The measures include an HK$80bn wage grant to prevent layoffs. Employers can apply for a 50 per cent subsidy for each employee with a HK$9,000 upper limit for six months. The government pledged HK$21bn more on the existing HK$30bn anti-epidemic fund to provide support to specific industries.

Ms Lam added that companies who dismiss staff will be asked to pay back the subsidies or even be subject to punishment.

The city’s rail operator, MTR, which is majority owned by the government, will provide a 20 per cent discount on ticket fares from July. The government will take up half the cost.

Other policies include corporate loan guarantees, expanding civil servant recruitment, tax breaks, rent cuts on government lands and other fee waivers.
Key government officials will also take a 10 per cent salary cut for 12 months, after a recent outcry on Ms Lam’s 2 per cent pay rise.

The territory has set aside more than HK$287.5bn to boost the economy in the past months. Paul Chan, the financial secretary, said the deficit for the current fiscal year will rise to 9.5 per cent of gross domestic product.

Hospitality workers hit by service charge exclusion in support scheme

Alice Hancock in London

Tens of thousands of workers in the UK hospitality industry face receiving only half their wages from the government’s coronavirus job support scheme after the tax authority said service charge would not be included.

The charge, usually 12 to 15 per cent of the total that is added to bills in hotels and restaurants, is paid directly to employees through a system known as tronc. It usually comprises between 30 and 50 per cent of waiters’, chefs’ and sommeliers’ pay.

Unlike cash tips, which typically go straight to employees without being taxed, service charge is taxed and declared through a company’s payroll system, even though the employers do not touch the money.

List of countries attending the G20 emergency meeting on oil

David Sheppard in London

The provisional list of countries planning to attend the G20 emergency meeting on the oil market has emerged, with most of the largest members planning to have ministers dial in to the online gathering.

The meeting, set for Friday, is part of efforts to find a way to reduce supplies and support a market that has been overwhelmed by the collapse in demand caused by the coronavirus pandemic, which is suspected of having reduced global consumption by as much as a third.

The meeting will come after a gathering of the so-called Opec+ group on Thursday, with members such as Russia pushing for wider participation from oil producers outside the group, amid warnings the world could quickly run out of storage and be forced to shut in fields, potentially with long-term consequences for supplies.

Saudi Arabia, which holds the rotating G20 presidency this year, helped organise the meeting in conjunction with the International Energy Agency, which was established by oil consuming countries in the 1970s.

US President Donald Trump has said he believes Saudi Arabia and Russia will end their price war and agree a cut of as much as 15m barrels a day, or about 15 per cent of pre-crisis output.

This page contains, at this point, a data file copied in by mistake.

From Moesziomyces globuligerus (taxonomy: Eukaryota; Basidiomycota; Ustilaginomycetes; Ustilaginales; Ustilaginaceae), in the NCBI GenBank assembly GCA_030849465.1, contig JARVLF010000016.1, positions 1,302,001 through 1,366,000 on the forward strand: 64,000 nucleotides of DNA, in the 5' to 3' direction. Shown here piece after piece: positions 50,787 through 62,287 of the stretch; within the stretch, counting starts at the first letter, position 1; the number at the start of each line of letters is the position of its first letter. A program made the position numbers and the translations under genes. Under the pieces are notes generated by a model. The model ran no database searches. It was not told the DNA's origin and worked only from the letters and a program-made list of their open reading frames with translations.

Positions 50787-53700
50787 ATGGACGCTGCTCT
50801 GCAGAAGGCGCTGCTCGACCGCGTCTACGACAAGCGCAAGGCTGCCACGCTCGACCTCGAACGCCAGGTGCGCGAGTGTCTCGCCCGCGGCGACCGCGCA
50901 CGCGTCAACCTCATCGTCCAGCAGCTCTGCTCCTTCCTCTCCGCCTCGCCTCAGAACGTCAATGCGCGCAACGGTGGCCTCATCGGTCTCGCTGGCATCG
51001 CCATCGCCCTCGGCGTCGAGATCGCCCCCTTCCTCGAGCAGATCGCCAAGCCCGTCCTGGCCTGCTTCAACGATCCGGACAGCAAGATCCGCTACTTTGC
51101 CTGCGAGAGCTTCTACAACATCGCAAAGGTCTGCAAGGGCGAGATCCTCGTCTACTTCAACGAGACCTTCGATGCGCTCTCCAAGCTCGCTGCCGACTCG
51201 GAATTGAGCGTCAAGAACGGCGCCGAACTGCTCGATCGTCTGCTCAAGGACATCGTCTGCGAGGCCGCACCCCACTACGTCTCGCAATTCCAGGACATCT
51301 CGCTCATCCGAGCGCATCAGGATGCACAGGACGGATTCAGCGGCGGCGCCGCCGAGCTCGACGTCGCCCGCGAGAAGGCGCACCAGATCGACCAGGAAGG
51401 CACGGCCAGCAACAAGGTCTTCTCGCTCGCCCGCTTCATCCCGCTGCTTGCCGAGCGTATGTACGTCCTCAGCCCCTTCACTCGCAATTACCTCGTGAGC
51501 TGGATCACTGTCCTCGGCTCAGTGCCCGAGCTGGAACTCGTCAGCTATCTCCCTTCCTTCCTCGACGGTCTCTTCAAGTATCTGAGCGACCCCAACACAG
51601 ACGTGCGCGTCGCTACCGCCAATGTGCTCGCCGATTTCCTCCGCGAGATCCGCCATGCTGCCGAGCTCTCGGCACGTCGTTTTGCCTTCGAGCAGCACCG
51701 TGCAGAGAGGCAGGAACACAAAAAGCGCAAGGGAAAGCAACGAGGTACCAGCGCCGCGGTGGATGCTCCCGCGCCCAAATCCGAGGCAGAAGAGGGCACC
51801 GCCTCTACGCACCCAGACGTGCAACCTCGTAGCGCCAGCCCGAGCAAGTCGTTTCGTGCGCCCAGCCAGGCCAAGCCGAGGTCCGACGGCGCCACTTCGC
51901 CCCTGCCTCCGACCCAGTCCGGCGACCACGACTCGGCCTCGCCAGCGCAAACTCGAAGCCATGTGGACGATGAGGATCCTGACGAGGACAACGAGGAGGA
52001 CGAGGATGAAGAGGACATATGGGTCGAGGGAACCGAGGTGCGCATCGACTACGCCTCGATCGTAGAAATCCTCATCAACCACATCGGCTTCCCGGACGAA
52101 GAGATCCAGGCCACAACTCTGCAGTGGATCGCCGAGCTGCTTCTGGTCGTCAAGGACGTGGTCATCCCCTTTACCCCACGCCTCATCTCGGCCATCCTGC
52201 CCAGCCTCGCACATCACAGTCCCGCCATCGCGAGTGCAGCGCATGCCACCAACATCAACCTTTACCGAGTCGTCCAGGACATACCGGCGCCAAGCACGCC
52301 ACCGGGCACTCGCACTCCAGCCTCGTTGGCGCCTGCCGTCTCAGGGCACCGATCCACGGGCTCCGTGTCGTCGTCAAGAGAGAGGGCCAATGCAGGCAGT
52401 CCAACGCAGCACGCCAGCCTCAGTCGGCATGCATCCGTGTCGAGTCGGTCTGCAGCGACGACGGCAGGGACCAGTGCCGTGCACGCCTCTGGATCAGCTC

The US has made no commitment to make formal cuts, but it is suspected that it could highlight forecast production falls – caused by lower prices – from its own industry as a contribution. Other countries where the private sector makes up the majority of their energy industry are expected to be asked to make similar contributions, such as pointing to the sharp drop in capital expenditures already announced by publicly listed energy companies.

Importing countries without significant oil industries, such as Germany, may be asked to buy up crude or refined fuel for their strategic stockpiles to provide additional support to the market.

Here is a provisional list of attendees for the G20 emergency meeting, according to people familiar with the matter:

Scottish death toll is higher than previous records show

Mure Dickie in Edinburgh

Deaths from coronavirus in Scotland are higher than previously captured by health boards, government data revealed on Wednesday, as controversies stack up around the world about the accuracy of officially reported cases.

There were 366 deaths in Scotland by April 6, up 70 from the previous day, according to data released by the government using a revised methodology.

Separately, the National Records of Scotland said there had been 354 deaths in Scotland by April 5 where coronavirus was mentioned on the death certificate.

The new NRS figure is intended to complement the daily data from government agency Health Protection Scotland that records deaths in hospitals among those who have a laboratory-confirmed coronavirus infection.

The NRS said 60 per cent of all deaths involving Covid-19 were of people aged 75 or over

EU says top scientist was asked to resign by ERC committee

Javier Espinoza in Brussels

Mauro Ferrari, the EU’s top scientist, was asked to resign from his post by the members of the European Research Council, an EU spokesman said on Wednesday. The person gave no further details on the reasons behind their request.

“There was a vote on March 27 by the ERC’s other 19 members who requested the resignation of Mr Ferrari,” the spokesman said.

The spokesman added Mr Ferrari quit by email on Tuesday and his resignation took immediate effect.

He said the EU “regrets his resignation”, which comes at a crucial stage of the fight against the coronavirus pandemic.

Launched in 2007, the ERC is aimed at funding the bloc’s best scientists and it is one of the world’s most prestigious funding agencies with a budget of about €2bn a year.